Debt ceiling impasse: McCarthy presses Biden to negotiate

WASHINGTON — House Speaker Kevin McCarthy, R-Calif., said Tuesday he’s increasingly concerned about President Joe Biden’s unwillingness to negotiate on lifting the nation’s borrowing authority, saying in a letter to the president that the White House position could “hold dire ramifications for the entire nation.”

Rather than open direct talks on the debt ceiling, which the Democrats agree must be raised, Biden and his party’s lawmakers are challenging Republicans to publicly present their own budget proposals — something McCarthy has so far declined to do.

For now, the Treasury Department has resorted to “extraordinary measures” to avoid default on the nation’s $31.4 trillion borrowing authority. But those measures will run out — and put the U.S. at risk of being unable to pay all of its bills — possibly as early as June.

The White House has emphasized that Biden is not willing to entertain proposed cuts in programs simply in exchange for lifting the debt limit. But McCarthy and Republicans are insisting he must for debt ceiling legislation to move ahead. The two sides are on a slow-motion collision course that could have negative implications for the economy.

“Nearly two month ago, you and I sat down to discuss a path forward on the debt limit,” McCarthy wrote in a letter to Biden dated Tuesday. “Since that time, however, you and your team have been completely missing in action on any meaningful follow-up to this rapidly approaching deadline.”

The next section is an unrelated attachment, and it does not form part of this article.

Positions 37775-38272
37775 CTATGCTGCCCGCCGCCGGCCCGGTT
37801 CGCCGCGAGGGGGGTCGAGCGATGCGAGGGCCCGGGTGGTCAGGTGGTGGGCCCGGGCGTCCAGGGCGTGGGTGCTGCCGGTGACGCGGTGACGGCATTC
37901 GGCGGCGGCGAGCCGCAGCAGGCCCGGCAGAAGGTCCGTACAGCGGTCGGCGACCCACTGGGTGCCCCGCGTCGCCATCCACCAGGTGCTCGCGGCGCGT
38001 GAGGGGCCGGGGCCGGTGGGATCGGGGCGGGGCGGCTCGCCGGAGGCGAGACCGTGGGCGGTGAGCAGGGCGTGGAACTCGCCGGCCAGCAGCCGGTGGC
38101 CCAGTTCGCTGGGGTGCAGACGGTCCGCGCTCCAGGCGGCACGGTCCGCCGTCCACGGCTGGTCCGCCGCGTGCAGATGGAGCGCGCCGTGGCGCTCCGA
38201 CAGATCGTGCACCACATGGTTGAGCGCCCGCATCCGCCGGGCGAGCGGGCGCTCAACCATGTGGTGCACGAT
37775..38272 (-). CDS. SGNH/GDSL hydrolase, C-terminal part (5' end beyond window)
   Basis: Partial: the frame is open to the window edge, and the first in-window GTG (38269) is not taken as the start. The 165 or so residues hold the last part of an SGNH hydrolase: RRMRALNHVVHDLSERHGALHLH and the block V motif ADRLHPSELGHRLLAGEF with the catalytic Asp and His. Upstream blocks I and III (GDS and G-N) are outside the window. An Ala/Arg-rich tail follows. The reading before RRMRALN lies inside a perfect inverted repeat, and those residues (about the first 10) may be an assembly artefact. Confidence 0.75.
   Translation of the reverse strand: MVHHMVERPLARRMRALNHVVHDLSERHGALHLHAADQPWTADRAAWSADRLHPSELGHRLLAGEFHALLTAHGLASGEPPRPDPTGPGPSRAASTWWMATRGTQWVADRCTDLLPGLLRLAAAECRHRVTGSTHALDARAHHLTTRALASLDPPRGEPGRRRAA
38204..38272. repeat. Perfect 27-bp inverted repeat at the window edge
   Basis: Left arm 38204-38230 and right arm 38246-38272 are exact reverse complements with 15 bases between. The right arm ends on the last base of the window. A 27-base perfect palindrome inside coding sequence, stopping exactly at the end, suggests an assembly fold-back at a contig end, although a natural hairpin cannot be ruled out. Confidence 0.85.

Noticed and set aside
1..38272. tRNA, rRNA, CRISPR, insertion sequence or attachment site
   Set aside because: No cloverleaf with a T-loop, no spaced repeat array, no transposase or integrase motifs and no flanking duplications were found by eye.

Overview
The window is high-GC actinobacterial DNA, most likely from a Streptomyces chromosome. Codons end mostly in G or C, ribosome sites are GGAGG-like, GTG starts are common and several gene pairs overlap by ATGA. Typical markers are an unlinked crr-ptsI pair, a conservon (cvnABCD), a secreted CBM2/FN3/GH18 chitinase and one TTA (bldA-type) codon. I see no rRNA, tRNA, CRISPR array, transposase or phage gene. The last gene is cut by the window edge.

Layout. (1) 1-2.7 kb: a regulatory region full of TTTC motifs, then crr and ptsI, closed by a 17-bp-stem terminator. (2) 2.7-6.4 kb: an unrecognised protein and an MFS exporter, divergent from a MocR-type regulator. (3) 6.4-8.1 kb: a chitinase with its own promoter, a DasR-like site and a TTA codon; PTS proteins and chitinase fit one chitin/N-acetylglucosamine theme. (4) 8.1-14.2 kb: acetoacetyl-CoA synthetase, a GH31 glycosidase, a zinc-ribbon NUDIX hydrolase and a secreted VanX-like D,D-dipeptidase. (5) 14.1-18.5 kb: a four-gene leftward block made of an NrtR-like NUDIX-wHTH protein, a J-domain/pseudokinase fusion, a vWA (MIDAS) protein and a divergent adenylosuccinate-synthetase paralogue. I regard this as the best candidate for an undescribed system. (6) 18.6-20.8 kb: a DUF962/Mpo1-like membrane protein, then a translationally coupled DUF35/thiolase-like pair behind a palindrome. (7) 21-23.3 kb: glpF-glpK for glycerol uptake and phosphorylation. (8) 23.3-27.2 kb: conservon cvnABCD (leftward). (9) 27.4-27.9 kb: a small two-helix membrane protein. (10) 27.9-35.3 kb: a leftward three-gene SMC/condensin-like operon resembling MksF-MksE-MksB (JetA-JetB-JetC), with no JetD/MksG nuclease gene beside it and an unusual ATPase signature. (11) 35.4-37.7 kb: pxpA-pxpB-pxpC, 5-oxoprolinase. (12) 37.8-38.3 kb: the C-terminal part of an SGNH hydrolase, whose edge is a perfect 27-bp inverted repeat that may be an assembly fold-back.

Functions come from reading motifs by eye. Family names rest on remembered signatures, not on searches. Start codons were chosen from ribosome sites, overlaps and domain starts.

He also told Biden, “Simply put: You are on the clock. It’s time to drop the partisanship, roll up our sleeves, and find common ground on this urgent challenge. Please have your team reach out to mine by the end of this week to set a date for our next meeting.”

Show your plans, the White House responds, believing that many voters would not look favorably on the proposed cuts.

“It’s time for Republicans to stop playing games, pass a clean debt ceiling bill, and quit threatening our economic recovery,” said White House press secretary Karine Jean-Pierre. “The president welcomes a separate conversation about our nation’s fiscal future.”

So far, only the House Freedom Caucus, which includes many of the House’s most conservative members, has put forward a blueprint, which includes returning to fiscal year 2022 spending levels and allowing for 1% annual growth after that for the next 10 years. The plan also includes rolling back an estimated $400 billion in Biden’s student loan relief and clawing back all unspent COVID-19 funds.

The White House has seized on those Freedom Caucus proposals, saying they would lead to draconian cuts that would endanger Americans’ safety, such as cutting federal support for local law enforcement, scaling back rail safety inspections and jeopardizing safety at U.S. airports while increasing wait times at TSA security check points.